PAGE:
Biden Administration Should Work to Extend WTO Digital Moratorium

Since 1998, members of the World Trade Organization (WTO) have agreed to not impose customs duties on digital transmissions. This moratorium on digital tariffs facilitated the creation and growth of the global digital economy. The issue is back in the trade-news headlines as it is addressed at this week’s WTO Ministerial Conference.

Last October, U.S. Trade Representative Katherine Tai announced the Biden administration was backing away from longstanding U.S. support for digital services trade. Her announcement was met with bipartisan criticism from 32 Senators, including Ron Wyden (D-OR), Chairman of the Finance Committee, and Mike Crapo (R-ID), Finance Committee Ranking Member. They wrote: “Retreating from our longstanding principles without offering a viable alternative does not help U.S. workers, it does not help U.S. consumers, it does not help U.S. businesses, and it does not help U.S. allies; it only helps our adversaries.”

Rep. Roger Williams (R-TX), Chairman of the House Small Business Committee, today reiterated these concerns, reminding the Biden administration of the importance of digital trade to U.S. small businesses: “We strongly urge the Administration reconsider this approach especially in light of the important role American small businesses play in the digital economy and urge you to reconsider your decision with meaningful consideration of small businesses.”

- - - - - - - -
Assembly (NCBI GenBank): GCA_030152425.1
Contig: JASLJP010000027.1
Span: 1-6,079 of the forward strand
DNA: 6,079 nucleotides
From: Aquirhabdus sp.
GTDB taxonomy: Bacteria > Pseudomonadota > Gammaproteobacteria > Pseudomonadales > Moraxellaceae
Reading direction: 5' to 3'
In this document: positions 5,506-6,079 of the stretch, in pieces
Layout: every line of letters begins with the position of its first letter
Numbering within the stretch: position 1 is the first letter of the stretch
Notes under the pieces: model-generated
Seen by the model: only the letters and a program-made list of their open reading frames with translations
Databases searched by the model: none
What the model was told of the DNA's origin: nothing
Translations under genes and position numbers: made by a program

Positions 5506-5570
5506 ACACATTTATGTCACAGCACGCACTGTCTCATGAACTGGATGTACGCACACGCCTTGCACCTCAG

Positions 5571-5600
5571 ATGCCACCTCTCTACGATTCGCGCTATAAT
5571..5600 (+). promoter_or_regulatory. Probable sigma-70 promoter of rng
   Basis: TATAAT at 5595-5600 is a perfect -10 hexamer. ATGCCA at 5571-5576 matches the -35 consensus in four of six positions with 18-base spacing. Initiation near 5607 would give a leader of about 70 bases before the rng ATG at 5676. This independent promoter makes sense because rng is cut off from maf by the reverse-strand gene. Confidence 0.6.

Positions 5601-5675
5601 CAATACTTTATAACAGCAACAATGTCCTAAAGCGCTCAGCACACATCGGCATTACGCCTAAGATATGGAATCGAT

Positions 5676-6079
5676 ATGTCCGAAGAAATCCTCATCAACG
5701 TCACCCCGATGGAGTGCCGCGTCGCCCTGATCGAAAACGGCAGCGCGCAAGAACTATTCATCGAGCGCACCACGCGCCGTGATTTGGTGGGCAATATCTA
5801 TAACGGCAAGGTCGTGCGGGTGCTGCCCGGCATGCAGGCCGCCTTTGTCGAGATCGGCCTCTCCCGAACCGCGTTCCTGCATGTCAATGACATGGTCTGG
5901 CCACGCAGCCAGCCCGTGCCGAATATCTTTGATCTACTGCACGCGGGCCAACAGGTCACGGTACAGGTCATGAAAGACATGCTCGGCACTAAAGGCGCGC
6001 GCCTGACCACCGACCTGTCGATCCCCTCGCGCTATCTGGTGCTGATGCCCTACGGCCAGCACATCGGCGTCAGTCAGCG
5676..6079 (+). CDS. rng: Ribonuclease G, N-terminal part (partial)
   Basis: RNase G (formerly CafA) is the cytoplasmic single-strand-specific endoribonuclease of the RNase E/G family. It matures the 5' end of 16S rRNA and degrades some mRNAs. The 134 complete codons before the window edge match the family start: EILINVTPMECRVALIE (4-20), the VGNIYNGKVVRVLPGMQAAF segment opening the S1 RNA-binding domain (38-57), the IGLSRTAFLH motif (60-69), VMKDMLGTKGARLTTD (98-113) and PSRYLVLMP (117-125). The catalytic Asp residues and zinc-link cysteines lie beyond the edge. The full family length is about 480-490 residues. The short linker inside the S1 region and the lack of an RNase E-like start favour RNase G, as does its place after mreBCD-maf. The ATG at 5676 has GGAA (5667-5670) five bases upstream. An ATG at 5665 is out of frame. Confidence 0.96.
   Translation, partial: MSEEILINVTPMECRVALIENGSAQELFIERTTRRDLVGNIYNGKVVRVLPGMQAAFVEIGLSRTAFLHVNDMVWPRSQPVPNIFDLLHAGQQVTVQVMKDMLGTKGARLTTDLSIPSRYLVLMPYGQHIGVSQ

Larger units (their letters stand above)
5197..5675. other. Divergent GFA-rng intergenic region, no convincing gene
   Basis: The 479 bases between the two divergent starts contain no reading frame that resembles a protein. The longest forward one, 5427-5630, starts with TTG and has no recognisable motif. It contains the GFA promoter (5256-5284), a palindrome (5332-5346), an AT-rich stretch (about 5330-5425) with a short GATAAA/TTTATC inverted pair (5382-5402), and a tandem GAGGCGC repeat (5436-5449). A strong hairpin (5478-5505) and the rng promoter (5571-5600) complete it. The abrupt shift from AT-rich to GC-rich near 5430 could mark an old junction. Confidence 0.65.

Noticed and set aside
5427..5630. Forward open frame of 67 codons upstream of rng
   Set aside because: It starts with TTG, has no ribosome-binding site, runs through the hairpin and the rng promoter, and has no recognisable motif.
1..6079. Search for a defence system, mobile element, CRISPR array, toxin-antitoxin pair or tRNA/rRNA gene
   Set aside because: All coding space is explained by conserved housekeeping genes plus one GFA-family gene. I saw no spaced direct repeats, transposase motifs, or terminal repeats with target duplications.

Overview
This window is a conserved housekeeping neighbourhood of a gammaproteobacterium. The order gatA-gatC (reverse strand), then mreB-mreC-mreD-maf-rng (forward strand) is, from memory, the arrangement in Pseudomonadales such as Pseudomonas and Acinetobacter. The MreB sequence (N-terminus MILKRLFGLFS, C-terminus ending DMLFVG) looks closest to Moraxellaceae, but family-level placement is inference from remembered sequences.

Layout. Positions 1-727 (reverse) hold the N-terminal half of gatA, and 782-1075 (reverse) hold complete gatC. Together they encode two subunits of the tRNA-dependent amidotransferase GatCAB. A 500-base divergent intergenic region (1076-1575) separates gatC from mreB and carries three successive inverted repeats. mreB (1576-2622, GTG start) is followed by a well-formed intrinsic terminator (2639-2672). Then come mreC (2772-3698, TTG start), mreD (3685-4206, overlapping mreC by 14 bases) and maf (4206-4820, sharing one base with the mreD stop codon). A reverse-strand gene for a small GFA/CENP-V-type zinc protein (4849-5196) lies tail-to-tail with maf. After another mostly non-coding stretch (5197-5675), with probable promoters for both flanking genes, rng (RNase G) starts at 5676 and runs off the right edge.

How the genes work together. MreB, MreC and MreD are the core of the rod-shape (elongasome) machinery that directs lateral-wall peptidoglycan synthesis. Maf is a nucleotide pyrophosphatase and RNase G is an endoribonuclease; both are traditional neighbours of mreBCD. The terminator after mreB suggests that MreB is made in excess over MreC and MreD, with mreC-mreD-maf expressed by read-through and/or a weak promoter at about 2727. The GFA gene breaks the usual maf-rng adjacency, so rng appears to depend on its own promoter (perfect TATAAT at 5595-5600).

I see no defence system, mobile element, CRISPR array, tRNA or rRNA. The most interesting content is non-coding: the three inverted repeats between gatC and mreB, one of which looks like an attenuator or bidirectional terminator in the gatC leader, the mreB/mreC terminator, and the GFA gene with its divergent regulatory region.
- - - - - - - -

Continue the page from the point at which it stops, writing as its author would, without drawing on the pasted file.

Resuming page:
Unfortunately, the Biden administration has broadly advocated a return to the law of the jungle in trade policy, allowing foreign countries to restrict U.S. exports for nearly any reason imaginable. This approach runs counter to the interests of Americans across the country who benefit from international trade.

A more reasonable approach would be for the United States to lead efforts to extend the moratorium on e-commerce duties on a long-term basis. Making the moratorium permanent and expanding trade rules to prohibit restrictions on data localization requirements, discriminatory digital services taxes, and similar protectionist measures provide the best way to secure continued growth in digital commerce.